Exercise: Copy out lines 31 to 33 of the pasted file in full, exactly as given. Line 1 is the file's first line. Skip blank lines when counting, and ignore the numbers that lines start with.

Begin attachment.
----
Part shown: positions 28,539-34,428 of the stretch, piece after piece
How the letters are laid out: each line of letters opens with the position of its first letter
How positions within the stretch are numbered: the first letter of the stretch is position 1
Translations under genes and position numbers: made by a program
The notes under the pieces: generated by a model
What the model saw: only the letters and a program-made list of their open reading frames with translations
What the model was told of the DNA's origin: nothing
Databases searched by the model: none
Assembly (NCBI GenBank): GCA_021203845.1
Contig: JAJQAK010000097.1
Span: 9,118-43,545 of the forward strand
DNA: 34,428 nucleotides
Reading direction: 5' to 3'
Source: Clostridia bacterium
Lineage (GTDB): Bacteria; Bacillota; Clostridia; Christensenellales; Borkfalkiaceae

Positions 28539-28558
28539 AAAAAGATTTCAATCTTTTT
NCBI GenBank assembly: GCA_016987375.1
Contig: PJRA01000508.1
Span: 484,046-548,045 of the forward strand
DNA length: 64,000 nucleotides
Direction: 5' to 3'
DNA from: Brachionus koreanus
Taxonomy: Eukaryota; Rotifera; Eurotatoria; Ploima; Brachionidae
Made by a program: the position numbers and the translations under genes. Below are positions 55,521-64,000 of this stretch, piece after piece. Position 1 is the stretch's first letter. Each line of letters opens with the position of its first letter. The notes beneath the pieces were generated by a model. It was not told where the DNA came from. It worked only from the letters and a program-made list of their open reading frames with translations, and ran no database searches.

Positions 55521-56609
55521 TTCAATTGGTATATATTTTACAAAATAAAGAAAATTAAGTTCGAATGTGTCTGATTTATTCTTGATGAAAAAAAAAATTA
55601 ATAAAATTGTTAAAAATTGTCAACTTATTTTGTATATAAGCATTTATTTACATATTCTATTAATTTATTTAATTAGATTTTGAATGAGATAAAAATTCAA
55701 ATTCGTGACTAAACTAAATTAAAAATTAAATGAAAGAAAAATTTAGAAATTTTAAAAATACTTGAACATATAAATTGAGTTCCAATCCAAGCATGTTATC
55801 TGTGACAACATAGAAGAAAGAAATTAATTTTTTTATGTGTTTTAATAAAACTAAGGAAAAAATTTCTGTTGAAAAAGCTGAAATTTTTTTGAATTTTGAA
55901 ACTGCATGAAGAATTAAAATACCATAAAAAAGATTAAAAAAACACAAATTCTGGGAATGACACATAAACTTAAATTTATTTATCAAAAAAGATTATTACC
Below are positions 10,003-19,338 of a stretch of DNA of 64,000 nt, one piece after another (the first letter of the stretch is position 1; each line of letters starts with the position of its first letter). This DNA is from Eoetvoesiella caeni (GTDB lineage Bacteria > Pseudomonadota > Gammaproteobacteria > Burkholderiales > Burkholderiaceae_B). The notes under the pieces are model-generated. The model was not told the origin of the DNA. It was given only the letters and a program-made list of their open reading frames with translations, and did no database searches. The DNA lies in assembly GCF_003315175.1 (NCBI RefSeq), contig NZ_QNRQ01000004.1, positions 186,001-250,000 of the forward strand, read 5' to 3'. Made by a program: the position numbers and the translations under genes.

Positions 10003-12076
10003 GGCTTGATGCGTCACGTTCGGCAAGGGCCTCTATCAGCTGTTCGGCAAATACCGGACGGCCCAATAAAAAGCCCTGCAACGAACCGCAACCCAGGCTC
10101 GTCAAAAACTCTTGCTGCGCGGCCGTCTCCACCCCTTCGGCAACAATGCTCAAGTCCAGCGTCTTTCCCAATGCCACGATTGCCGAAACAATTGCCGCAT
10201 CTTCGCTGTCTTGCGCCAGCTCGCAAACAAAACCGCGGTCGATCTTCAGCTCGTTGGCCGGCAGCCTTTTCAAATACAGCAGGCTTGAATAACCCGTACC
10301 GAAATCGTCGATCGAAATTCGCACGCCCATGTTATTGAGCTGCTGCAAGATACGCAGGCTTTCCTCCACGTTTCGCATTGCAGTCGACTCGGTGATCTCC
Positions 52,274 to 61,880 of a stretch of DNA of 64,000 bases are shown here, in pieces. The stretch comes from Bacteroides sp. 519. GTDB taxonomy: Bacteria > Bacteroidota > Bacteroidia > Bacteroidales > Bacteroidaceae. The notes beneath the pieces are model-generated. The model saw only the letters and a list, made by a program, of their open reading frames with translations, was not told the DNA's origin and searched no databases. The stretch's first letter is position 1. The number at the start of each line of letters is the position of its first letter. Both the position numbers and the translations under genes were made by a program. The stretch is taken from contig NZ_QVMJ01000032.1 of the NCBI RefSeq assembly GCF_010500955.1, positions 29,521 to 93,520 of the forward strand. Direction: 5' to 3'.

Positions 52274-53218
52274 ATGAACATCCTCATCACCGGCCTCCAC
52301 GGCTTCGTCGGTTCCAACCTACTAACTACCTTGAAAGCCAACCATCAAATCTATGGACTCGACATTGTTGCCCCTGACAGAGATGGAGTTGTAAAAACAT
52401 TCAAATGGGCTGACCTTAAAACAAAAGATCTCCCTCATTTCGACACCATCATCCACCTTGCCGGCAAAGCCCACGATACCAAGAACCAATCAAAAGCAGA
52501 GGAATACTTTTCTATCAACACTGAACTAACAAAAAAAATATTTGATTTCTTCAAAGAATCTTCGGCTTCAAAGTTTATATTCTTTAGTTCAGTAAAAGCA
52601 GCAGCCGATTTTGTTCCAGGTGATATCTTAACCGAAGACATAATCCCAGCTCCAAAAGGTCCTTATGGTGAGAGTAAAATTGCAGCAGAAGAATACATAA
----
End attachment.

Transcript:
55901 ACTGCATGAAGAATTAAAATACCATAAAAAAGATTAAAAAAACACAAATTCTGGGAATGACACATAAACTTAAATTTATTTATCAAAAAAGATTATTACC
Below are positions 10,003-19,338 of a stretch of DNA of 64,000 nt, one piece after another (the first letter of the stretch is position 1; each line of letters starts with the position of its first letter). This DNA is from Eoetvoesiella caeni (GTDB lineage Bacteria > Pseudomonadota > Gammaproteobacteria > Burkholderiales > Burkholderiaceae_B). The notes under the pieces are model-generated. The model was not told the origin of the DNA. It was given only the letters and a program-made list of their open reading frames with translations, and did no database searches. The DNA lies in assembly GCF_003315175.1 (NCBI RefSeq), contig NZ_QNRQ01000004.1, positions 186,001-250,000 of the forward strand, read 5' to 3'. Made by a program: the position numbers and the translations under genes.

Positions 10003-12076